Sunday, 12 November 2017

Hubris and Nemesis

A Sunday in late 2017 wouldn't be a Sunday in late 2017 if the politics wasn't dominated by more Tory infighting and backbiting. Characteristically the Prime Minister is nowhere to be seen (has anyone spotted her of late?), instead the Tory travails now turn upon the return of the Boris Johnson/Michael Gove double act. Yes, they're back. The lust for power now trumps even public betrayal and humiliation. I'm left wondering who's going to knife who first, but I digress. Since May brought Gove back into the cabinet in what can only be described as an act of desperation, the two have renewed their vows of fealty and now comprise a "formidable" power couple over Brexit and other issues.

Take the "secret letter" they've sent to May, no doubt leaked by "sources close to Boris Johnson" as these things always are. In this missive, Philip Hammond is lambasted for allowing the EU to force Britain over a barrel. Funny, I thought their Brexit comrade-in-arms David Davis was in charge of negotiations. They also tell May she needs to show more confidence and lead from the front. Again, to be fair to the Prime Minister, it's a tricky task to do when the government is packed full of jackals and is undermined by its members, the nominal Foreign Secretary among them. They also demand ministers who haven't "internalised" Brexit be gagged about it, which is weird as, on this at least, the Tory front bench have maintained consistency despite everything. And have issued an ultimatum about transitional deal: that it must last two years and not a day longer.

Again, we see here the pattern of behaviour common to all leading Tories of the last few years. Dave was happy to gamble the collective interests of British capitalism to keep UKIP from coming close in a tiny handful of Tory seats, and lost. Then Theresa May, full of pomp and arrogance signed up for a hard Brexit because it suited the narrow interests of the Tories to do so. After all, the only time she looked strong and stable during the election campaign was right at the beginning when she disingenuously attacked the EU for "interference". What trifles are British jobs against opportunities for cheap jingoism and added approval rating points? And now the Gove/Johnson double act, determined to foist an arbitrary deadline on post-Brexit arrangements for a few good editorials and the votes of the thinning membership of their diminishing party. What a shower.

While there are plenty of Tory MPs arrayed against them, not least the the former chief whip, they must sense the prize of Number 10 is nearing again. 40 MPs are reportedly prepared to no-confidence the Prime Minister, just eight short of the required threshold to trigger the whole process. However, typical of Tory arrogance just as things are going their way they decide to hole themselves below the waterline. Johnson was fortunate that the Priti Patel furore helped crowd out his comments on Nazanin Zaghari-Ratcliffe, the British holidaymaker banged up by the Iranian regime, last week. Readers will recall she maintains her innocence and was just visiting family, and that is the position of the Foreign Office. Johnson, because he's a lazy oaf and can't be arsed to read his briefings, may have potentially condemned her to further charges by saying he believed she was in Tehran training journalists. There followed the typical politician's apology ("I'm sorry for any anxiety I've caused ...") but he looks like he got away with it.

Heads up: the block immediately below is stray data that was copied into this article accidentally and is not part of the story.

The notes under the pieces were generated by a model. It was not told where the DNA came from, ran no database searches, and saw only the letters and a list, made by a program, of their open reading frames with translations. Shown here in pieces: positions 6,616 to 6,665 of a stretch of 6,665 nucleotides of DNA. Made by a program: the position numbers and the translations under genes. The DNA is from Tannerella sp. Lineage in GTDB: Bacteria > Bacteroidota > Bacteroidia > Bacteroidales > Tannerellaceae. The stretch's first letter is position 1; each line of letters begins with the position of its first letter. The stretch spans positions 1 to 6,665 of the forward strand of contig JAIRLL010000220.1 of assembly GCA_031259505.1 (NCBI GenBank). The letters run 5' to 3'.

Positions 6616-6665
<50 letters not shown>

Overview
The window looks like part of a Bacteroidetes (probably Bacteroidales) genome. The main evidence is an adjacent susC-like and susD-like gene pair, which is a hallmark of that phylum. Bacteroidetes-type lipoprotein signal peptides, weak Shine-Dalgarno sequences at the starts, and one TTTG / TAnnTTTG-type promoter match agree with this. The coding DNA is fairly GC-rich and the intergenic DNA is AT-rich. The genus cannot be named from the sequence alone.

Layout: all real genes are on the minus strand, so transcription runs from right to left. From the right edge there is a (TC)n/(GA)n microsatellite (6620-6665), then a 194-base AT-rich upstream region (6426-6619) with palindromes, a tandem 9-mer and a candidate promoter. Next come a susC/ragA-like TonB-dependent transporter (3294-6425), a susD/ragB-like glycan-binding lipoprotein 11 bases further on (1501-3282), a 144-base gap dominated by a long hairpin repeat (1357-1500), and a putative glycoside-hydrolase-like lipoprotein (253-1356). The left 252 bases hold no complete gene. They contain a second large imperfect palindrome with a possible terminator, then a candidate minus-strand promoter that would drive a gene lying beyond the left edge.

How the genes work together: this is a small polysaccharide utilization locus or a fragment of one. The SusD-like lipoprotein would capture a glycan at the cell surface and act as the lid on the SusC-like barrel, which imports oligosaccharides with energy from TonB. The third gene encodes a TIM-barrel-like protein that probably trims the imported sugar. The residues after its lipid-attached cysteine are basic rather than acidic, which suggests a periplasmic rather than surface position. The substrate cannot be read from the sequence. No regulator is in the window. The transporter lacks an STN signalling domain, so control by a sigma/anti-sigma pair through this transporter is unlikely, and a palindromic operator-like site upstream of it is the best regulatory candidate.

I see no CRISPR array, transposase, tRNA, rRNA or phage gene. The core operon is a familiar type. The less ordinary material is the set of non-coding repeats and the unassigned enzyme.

Or rather, looked. Going out to bat for the partnership on Andrew Marr this morning, Gove stridently, some might say brazenly, defended Johnson's stupidity by heaping all the blame on the Iranian government itself. While true, yes, Ms Zaghari-Ratcliffe is imprisoned by a kangaroo court and whose case is a pawn in internal factional struggle, it's not a good idea to suggest a UK prisoner of the regime was engaged in activity that state likens to espionage. But if that wasn't bad enough, Gove compounded the reckless idiocy by saying he "didn't know" why she was in the country. Again, implying there is something improper going on. All grist to the mill of the Iranian prosecutor: two cabinet members "letting slip" their prisoner was in the country to foment subversion. I suppose we shouldn't be surprised. If they're quite prepared to sacrifice their country's interest for their undistinguished careers, what is the freedom of one innocent woman? One hopes their callous disregard dogs them for the remainder of the time they inflict themselves on public life.

Unfortunately, such gross turpitude and negligence, which should provide ample grounds for their immediate sacking, is not enough. The finely balanced factional hell of the inner party guarantees Gove and Johnson career safety. If May dumped them, and like many others it would be a delight to see them do the walk of shame outside Downing Street after a defrocking, they would have no compunction in starting the leadership process. Never mind that Brexit should be focusing minds, never mind they might as well gift wrap the next election and deliver it to Jeremy Corbyn's house, all that matters to the pair of them is position, their own self-glorification. They increasingly do not care what they have to do in pursuance of these selfish aims, and this makes them stupid, toxic and latterly dangerous to us.


Speedy said...

"If they're quite prepared to sacrifice their country's interest for their undistinguished careers, what is the freedom of one innocent woman?"

Says it all. Lower than vermin never looked more stark.

gerald harris said...

Bang on!

Anonymous said...

You've changed your tune a bit, Speedy old pal.

(not that I'm complaining.....)